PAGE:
Third Front - Living in Fools Paradise

There has been a lot of discussion in the Indian media and political circles. It all started with the convergence of a few state leaders Like Naveen Patnaik and Mamata Bannerjee against the National Counter Terrorism Center (NCTC). Tongues have been set wagging with the invites sent out by Shiromani Akali Dal's swearing in ceremony. By sending out invites to Mamata, Jayalalitha and many others (read here), Sukhbir Singh Badal has set the cat amongst the pundit and political circles, with the talk of the revival of a United Front like formation all over again dominating headlines. Within all this euphoria, people tend to forget a few basic facts which need to be cleared up.
First of all, let us look at the potential Third Front. There is no way that a Third Front can come together, as a lot of parties that are imaginary constituents of the same are bitter political rivals to each other in the respective states. A classic case is the Trinamool Congress and CPI(M), who are mortal enemies in West Bengal. To expect them to come together is more difficult than solving the Iranian nuclear question. Similarly, expecting the DMK and AIADMK to come together on one platform is laughable. Looking at the knives and daggers between SP and BSP, one can be rest assured that there's no love lost between them.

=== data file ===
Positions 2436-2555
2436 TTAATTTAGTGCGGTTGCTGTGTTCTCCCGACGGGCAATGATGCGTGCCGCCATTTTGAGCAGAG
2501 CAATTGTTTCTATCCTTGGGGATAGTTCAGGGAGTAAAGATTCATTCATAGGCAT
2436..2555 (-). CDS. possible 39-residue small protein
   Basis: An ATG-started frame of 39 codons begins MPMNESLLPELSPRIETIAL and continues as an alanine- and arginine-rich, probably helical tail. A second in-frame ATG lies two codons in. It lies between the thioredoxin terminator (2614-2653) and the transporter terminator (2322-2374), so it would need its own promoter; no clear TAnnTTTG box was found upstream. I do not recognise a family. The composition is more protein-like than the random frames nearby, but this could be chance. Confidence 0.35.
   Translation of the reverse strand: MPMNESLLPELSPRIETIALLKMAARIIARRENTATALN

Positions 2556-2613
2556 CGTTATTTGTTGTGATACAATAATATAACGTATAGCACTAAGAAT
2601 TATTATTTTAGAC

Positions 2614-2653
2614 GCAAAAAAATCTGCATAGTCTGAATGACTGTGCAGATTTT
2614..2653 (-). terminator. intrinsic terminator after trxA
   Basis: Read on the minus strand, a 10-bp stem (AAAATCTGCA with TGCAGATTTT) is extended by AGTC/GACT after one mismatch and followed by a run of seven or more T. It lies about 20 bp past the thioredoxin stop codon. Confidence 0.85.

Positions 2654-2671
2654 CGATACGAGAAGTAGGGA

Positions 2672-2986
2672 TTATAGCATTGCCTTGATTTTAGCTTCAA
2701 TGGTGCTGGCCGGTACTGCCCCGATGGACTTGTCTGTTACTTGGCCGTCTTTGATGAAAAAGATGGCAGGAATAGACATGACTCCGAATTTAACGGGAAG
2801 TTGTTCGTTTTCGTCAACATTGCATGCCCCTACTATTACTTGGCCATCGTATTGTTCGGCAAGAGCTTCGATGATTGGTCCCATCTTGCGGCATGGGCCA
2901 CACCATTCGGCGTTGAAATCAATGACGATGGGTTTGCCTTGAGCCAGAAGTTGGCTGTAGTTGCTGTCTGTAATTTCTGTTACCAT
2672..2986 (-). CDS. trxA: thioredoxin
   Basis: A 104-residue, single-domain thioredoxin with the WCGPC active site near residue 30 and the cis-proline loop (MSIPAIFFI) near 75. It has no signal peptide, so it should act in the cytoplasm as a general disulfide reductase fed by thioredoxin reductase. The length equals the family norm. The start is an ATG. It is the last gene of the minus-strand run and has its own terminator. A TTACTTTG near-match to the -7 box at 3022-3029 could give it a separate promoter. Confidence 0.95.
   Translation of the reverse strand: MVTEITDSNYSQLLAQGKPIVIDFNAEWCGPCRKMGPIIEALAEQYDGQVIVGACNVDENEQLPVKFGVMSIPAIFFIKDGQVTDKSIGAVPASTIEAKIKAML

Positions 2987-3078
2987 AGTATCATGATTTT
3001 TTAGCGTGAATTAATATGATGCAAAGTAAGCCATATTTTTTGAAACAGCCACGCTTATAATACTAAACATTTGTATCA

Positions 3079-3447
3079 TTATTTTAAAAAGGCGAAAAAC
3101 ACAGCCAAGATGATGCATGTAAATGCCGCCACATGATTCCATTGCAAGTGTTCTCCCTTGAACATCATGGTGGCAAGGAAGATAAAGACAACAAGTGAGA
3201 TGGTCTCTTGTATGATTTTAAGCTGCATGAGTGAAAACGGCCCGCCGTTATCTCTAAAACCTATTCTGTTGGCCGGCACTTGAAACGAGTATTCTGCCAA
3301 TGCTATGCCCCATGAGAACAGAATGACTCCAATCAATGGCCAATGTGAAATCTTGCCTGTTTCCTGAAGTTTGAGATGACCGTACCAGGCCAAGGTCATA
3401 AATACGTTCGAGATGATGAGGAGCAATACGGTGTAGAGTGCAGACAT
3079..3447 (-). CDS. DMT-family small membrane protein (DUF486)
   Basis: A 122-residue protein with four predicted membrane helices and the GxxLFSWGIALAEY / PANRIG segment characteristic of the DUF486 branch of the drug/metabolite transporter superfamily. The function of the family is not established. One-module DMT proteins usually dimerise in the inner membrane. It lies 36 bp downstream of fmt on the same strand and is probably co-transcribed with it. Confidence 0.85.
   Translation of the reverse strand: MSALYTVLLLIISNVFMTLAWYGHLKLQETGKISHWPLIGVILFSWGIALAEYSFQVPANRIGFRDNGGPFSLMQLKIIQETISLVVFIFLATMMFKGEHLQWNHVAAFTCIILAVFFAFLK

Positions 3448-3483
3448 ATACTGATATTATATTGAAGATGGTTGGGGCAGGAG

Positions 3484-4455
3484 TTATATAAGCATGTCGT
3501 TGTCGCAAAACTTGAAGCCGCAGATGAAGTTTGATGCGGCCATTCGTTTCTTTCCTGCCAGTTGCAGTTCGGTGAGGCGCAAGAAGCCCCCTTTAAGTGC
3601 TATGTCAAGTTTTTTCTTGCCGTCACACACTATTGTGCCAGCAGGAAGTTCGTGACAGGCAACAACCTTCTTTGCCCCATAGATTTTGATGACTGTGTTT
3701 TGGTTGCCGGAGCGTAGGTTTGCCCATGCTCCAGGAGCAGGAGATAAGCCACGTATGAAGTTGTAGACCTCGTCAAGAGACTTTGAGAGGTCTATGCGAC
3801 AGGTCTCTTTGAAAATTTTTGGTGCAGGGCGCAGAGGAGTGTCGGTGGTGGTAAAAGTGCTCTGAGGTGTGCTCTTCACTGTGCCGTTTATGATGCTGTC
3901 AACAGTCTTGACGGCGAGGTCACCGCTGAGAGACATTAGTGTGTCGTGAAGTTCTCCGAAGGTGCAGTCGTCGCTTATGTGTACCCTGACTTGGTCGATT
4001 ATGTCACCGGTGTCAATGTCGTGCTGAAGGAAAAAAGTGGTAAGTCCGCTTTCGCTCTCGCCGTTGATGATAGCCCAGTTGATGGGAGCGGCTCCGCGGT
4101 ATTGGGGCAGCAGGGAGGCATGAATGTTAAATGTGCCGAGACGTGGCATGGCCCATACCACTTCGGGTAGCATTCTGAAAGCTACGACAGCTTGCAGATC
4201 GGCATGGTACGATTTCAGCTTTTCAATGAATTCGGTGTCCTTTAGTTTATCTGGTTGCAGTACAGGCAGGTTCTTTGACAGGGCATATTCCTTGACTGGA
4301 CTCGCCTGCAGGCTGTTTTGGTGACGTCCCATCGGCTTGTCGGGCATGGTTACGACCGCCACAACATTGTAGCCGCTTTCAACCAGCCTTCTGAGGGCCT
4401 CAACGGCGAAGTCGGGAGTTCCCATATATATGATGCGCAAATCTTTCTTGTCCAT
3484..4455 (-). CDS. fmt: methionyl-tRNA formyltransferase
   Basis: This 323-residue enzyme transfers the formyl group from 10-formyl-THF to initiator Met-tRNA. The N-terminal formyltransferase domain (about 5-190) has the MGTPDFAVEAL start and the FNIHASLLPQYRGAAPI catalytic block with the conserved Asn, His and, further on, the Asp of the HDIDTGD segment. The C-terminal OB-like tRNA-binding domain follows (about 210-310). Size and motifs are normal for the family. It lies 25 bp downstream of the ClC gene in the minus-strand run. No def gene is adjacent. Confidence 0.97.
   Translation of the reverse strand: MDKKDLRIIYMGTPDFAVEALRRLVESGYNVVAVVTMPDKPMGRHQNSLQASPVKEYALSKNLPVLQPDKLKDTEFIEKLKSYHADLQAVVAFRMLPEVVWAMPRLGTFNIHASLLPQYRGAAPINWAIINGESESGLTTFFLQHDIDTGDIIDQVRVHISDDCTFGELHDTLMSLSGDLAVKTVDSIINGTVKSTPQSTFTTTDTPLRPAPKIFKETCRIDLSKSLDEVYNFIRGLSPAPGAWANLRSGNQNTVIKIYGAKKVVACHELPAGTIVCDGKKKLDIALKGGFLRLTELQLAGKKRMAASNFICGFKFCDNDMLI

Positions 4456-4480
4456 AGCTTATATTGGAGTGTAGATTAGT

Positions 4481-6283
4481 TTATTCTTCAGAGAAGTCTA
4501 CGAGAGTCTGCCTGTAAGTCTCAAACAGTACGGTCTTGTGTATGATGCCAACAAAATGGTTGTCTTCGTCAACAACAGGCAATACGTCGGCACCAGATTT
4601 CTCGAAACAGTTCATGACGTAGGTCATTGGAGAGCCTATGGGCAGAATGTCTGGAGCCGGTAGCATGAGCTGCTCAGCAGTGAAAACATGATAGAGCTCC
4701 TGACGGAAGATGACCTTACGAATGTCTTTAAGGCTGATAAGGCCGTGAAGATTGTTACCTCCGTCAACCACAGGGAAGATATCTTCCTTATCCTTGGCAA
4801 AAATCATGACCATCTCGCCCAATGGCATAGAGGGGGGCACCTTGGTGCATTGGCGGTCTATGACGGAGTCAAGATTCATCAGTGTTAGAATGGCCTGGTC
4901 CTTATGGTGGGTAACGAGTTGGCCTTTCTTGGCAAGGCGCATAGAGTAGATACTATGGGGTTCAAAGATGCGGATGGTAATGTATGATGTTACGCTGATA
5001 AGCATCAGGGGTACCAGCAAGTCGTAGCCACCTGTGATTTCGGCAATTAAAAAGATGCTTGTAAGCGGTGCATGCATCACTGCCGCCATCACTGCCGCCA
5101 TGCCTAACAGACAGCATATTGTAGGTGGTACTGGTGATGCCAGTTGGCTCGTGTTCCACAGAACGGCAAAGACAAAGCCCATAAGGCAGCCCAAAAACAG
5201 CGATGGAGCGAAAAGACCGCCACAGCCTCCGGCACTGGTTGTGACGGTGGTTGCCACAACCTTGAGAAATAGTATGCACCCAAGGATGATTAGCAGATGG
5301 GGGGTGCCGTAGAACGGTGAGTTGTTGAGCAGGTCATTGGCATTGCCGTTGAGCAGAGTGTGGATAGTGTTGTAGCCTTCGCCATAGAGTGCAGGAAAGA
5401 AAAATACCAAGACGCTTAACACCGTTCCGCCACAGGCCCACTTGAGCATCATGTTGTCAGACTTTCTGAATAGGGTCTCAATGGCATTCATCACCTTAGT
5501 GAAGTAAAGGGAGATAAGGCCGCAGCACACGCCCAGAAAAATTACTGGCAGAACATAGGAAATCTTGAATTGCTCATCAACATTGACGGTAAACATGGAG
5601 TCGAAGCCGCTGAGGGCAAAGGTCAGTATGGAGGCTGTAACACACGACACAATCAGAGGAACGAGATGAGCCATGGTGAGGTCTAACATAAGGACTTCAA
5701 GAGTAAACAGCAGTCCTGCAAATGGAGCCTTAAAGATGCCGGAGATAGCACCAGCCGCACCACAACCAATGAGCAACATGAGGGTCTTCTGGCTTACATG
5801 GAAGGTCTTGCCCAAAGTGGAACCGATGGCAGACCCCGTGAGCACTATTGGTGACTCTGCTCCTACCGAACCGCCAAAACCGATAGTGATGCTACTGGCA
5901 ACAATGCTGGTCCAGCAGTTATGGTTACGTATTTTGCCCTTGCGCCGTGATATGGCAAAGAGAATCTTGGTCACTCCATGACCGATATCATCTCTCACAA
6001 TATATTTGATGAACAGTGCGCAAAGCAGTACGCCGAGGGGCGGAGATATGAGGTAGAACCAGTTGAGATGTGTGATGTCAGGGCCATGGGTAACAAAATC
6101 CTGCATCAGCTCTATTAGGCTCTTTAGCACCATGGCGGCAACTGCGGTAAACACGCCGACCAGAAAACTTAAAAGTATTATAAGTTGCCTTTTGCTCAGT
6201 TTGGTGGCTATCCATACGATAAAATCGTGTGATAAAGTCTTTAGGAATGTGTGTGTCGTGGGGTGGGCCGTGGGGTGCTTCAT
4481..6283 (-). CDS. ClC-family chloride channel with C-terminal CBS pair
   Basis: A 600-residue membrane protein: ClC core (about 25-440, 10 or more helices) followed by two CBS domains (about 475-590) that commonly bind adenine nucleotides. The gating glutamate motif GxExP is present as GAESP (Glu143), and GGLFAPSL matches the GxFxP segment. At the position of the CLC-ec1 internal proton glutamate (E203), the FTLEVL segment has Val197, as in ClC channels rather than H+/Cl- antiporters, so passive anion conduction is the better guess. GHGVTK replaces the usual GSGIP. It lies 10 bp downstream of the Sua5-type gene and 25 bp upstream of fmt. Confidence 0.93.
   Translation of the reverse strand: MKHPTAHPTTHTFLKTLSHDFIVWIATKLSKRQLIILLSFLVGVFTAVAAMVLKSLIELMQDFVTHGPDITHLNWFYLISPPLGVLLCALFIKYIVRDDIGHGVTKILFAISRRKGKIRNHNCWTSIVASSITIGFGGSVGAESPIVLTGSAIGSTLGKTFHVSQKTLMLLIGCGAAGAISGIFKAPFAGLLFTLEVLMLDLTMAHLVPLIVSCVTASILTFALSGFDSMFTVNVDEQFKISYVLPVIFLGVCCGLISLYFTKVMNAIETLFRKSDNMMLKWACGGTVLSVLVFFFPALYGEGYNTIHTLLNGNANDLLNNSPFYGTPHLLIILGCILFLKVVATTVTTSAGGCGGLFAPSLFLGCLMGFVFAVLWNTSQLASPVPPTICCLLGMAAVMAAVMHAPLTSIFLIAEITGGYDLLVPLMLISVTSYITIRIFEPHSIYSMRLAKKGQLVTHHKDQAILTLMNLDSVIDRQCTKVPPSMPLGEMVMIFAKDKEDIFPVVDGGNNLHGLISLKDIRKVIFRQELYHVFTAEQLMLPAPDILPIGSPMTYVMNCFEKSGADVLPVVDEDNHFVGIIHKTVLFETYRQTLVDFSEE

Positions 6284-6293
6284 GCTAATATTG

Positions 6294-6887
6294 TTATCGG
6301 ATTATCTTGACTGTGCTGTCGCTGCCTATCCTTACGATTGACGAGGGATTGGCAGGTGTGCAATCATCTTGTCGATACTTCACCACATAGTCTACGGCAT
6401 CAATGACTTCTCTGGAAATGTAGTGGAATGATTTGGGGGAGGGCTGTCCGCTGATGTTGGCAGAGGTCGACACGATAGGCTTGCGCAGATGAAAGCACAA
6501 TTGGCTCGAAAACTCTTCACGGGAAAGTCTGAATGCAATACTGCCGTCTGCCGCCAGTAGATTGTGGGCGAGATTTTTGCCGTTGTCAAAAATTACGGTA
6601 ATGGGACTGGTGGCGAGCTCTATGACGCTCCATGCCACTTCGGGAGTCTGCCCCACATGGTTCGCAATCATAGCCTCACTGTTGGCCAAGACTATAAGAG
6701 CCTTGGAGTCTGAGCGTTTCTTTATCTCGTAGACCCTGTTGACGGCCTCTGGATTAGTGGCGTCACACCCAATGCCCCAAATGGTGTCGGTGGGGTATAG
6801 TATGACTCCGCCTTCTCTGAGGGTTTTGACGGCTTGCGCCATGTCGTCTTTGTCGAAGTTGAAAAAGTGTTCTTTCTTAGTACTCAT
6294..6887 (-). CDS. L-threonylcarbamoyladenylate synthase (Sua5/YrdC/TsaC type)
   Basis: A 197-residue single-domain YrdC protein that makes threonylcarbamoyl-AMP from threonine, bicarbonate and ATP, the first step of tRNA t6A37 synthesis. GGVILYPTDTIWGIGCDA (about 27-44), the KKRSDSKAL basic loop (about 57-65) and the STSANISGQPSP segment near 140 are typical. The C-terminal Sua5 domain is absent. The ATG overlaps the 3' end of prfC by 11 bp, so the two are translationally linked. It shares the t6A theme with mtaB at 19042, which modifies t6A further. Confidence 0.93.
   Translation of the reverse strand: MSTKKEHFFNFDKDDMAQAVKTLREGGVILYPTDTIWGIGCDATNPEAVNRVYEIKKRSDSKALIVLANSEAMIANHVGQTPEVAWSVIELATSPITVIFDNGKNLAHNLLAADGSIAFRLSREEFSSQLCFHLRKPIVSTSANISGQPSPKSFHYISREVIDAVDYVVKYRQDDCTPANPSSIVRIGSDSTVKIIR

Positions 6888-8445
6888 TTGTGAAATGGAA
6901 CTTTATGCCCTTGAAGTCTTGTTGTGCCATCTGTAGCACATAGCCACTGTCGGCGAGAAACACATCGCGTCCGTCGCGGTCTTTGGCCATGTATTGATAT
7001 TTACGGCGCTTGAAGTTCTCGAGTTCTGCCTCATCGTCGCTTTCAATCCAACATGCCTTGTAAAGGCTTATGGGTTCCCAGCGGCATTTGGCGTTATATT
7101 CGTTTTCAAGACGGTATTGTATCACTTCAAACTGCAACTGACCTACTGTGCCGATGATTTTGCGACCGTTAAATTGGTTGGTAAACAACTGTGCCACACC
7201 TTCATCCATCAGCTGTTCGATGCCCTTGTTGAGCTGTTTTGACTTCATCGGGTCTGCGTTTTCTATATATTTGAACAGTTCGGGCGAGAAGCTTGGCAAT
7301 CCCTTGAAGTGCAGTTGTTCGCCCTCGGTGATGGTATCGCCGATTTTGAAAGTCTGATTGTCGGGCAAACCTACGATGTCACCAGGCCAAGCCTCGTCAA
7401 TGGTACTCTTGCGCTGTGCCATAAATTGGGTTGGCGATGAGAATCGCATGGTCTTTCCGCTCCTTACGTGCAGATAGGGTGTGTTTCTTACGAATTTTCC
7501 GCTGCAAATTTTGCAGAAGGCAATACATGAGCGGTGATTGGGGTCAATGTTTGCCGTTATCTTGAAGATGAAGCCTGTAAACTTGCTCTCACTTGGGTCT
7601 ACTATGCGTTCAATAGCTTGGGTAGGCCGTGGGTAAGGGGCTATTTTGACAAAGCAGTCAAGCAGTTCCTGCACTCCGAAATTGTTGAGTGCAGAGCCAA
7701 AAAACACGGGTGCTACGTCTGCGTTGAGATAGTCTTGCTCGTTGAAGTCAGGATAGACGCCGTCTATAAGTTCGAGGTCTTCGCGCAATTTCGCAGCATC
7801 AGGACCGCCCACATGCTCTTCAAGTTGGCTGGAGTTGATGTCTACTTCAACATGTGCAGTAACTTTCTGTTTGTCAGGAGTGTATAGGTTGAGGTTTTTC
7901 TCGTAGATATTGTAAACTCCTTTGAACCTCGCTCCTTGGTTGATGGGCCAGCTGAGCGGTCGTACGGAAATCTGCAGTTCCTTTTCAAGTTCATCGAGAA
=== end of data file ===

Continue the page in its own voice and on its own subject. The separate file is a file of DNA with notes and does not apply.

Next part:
Secondly, there is a question of practicality. Look at the current state of affairs of the Third Front. In most states, their tally can never be a clean sweep in the state. At best, they can get together about 140-170 seats in the Lok Sabha. Then what? Who supports the government from the outside? The Congress party? After the disastrous United Front experiment in 1997, this is a far fetched dream. With the impossibility of many of these parties coming together, there is no hope for them.
Third, and most importantly is the ideological basis of the formation of this Third Front. What is it going to be? Sheer political opportunism? The parties that are trying to come together do not even have common social thought, forget common economic ideologies. What is the agenda on which they are going to fight? At best, they will look more like the B-team of the Congress (which the NDA right now looks like). Most importantly, who is their Prime Ministerial candidate or leader in the house? No one is, and no one can be. The Lohiaites were famous for being unable to decide their leader in the assemblies or the Parliament, and that disease has permeated further. There is nothing that can keep these people together.
India has already suffered at the hands of the disastrous United Front that was formed out of sheer opportunism. It makes sense for these smaller parties to be practical and not try to destabilize the country the way they did more than a decade ago. A famous story of the Bedouin and the camel is what should be recalled by them, with the camel in their case being the prime ministerial ambitions of their various leaders.


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